Sunday, March 20, 2011

A Privilege to Teach New Knitters

The last four weeks I have been teaching a beginning knitting class at the Fiber Factory in Mesa, Arizona.  I teach mostly intermediate to advanced classes, but every now and again, I have the privilege of teaching beginning knitting.  I am always struck by how much I love teaching new knitters.  Teaching is such a passion for me, no matter what the level of knitter.  However, there is something so special about introducing students to our wonderful world.

Beginning classes usually have an assortment of students at various levels of "beginning".  Often I will have one or two students that learned to knit either when they were young, or a few years previous, but either got discouraged, or felt unsuccessful.  Then I will have rank beginners.  Those students who have never even held the needles in their hands before.

The students who have knitted before, always come into the class so convinced they will NEVER learn how to knit.  Either someone tried to teach them or they tried to learn on their own.  Whatever they did something went wrong leaving them frustrated.  I am always so happy to have these students in my class because I know they can knit.  With a little time and patience, they will master the needles and yarn and by the end of the four weeks will be producing knit and purl swatches!  It's so fun to watch the aha moments - this is how you hold the needle and yarn? - oh, you mean you don't put the needle into the back of the stitch? - is this all there is to it?  - I'm actually knitting?!

New students are also so fun to watch.  I always tell my brand new knitters that holding the needles and yarn and trying to manipulate everything is like being a right handed writer your whole life and then suddenly, having to write with your left hand.  Seasoned knitters forget how weird it felt when they started and how inept we all felt.  I want students to know that I know how they feel, and that they will get over it.  By the end of the first two hours they are knitting and usually will have produced several rows of knitting.  They are overjoyed!  They are now knitters.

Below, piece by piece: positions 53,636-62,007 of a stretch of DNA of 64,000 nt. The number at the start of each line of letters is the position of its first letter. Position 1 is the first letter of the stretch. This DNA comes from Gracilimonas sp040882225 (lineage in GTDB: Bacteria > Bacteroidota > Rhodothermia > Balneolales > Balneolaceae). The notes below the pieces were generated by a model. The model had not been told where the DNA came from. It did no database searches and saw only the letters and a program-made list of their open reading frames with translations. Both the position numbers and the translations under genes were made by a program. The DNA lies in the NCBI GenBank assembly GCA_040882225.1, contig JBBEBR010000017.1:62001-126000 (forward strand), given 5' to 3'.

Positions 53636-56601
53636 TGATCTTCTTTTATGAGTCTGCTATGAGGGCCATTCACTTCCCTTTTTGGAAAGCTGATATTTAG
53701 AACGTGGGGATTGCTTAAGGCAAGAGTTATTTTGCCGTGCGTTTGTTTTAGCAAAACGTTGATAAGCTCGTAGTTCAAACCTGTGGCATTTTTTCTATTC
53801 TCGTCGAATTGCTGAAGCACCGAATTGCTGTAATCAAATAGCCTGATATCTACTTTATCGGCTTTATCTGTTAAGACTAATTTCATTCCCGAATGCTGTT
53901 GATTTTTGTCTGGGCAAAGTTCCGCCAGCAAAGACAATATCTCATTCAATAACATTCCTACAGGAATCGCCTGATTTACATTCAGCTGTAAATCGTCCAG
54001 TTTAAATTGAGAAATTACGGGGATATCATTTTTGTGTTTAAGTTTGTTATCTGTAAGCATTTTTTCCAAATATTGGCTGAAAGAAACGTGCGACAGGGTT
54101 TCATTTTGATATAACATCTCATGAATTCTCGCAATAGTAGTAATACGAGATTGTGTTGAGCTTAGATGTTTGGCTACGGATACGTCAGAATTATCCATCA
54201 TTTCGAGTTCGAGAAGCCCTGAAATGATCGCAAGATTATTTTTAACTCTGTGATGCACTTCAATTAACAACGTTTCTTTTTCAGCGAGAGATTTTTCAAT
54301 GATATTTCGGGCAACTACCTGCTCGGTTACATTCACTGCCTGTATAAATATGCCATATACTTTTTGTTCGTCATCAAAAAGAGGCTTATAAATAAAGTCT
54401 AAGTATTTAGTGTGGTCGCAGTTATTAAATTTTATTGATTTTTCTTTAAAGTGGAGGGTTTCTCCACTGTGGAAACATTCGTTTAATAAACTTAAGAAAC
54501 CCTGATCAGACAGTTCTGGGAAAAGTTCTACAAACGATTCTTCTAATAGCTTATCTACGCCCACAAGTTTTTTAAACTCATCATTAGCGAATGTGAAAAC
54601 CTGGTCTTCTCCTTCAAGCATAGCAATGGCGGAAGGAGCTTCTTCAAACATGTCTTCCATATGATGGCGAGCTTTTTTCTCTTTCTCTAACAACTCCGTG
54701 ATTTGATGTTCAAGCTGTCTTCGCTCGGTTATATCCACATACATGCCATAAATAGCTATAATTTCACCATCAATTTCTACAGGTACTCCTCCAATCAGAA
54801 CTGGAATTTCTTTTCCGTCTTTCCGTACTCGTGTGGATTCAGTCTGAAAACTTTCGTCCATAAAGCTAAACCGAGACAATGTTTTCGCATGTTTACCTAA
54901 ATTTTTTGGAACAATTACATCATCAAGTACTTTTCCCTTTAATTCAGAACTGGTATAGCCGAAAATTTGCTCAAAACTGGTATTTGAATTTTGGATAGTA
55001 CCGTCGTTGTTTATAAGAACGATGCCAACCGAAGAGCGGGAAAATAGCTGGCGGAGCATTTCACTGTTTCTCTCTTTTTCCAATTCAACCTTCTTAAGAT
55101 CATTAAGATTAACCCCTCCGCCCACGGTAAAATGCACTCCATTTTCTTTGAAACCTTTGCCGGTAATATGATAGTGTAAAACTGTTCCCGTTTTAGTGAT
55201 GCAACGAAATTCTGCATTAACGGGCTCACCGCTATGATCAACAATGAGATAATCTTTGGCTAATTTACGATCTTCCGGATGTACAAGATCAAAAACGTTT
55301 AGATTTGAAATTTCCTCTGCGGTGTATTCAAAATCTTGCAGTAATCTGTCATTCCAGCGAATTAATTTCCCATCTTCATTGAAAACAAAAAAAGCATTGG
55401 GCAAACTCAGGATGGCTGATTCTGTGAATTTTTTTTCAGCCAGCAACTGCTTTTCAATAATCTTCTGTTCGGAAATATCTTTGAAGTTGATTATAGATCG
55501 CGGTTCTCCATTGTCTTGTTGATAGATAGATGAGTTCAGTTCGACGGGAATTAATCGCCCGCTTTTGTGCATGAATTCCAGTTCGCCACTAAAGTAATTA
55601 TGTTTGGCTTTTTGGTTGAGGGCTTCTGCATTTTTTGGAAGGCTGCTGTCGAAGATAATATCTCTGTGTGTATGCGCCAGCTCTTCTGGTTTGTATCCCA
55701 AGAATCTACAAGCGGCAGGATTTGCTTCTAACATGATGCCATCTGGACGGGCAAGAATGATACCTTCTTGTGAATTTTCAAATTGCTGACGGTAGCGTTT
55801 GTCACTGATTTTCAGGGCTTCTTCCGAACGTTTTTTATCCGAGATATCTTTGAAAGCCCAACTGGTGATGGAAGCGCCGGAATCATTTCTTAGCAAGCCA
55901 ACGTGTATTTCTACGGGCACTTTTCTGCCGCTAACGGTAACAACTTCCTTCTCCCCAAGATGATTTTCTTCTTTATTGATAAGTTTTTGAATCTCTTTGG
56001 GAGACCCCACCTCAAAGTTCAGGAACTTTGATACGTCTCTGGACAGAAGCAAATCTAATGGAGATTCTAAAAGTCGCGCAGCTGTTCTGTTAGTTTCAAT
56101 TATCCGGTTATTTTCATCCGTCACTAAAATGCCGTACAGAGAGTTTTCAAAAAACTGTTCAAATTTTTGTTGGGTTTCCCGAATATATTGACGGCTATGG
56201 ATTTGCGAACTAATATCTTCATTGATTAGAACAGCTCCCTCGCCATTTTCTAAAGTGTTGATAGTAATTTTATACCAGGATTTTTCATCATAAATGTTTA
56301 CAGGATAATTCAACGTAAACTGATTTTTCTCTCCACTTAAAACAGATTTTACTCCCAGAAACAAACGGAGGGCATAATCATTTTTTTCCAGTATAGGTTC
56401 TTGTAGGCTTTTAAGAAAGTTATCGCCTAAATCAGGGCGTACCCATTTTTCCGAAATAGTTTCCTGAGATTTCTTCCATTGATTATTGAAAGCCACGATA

My goal, by the end of four weeks, is to have everyone in the room work in both the knit and purl stitch confidently.  Generally speaking, we achieve at least this much in the class.  As a teacher that is what I am paid to do.  But, as a knitter, it is so much more than that.  It is imparting this love to someone else.  To watch them come to class with patterns they want to knit - after "they get better".  To see them excited about new yarns and new stitch patterns.  To see them finally being able to master something they really didn't think they could.  The pleasure of watching those same new knitters planning their first project.  The joy in watching women and men share with each other and  becoming friends.

Teaching knitting is not, nor ever should be "a job".  It is a rare privilege. Please tell me your experiences teaching someone how to knit or the experiences you had learning how to knit.

Mary Glendinning

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